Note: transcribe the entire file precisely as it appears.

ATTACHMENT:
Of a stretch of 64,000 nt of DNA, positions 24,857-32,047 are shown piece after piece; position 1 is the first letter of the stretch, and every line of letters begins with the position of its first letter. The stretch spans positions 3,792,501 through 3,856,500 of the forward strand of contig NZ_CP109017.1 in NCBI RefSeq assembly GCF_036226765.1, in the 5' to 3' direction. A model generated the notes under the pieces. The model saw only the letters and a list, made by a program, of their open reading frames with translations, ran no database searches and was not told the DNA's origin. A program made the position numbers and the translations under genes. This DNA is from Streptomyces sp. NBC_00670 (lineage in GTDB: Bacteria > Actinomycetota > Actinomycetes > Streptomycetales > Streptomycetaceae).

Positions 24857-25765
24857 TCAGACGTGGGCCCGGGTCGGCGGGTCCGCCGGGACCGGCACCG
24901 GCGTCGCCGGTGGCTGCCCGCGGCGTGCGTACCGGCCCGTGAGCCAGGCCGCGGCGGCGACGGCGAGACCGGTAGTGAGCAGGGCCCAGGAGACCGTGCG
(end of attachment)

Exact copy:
Of a stretch of 64,000 nt of DNA, positions 24,857-32,047 are shown piece after piece; position 1 is the first letter of the stretch, and every line of letters begins with the position of its first letter. The stretch spans positions 3,792,501 through 3,856,500 of the forward strand of contig NZ_CP109017.1 in NCBI RefSeq assembly GCF_036226765.1, in the 5' to 3' direction. A model generated the notes under the pieces. The model saw only the letters and a list, made by a program, of their open reading frames with translations, ran no database searches and was not told the DNA's origin. A program made the position numbers and the translations under genes. This DNA is from Streptomyces sp. NBC_00670 (lineage in GTDB: Bacteria > Actinomycetota > Actinomycetes > Streptomycetales > Streptomycetaceae).

Positions 24857-25765
24857 TCAGACGTGGGCCCGGGTCGGCGGGTCCGCCGGGACCGGCACCG
24901 GCGTCGCCGGTGGCTGCCCGCGGCGTGCGTACCGGCCCGTGAGCCAGGCCGCGGCGGCGACGGCGAGACCGGTAGTGAGCAGGGCCCAGGAGACCGTGCG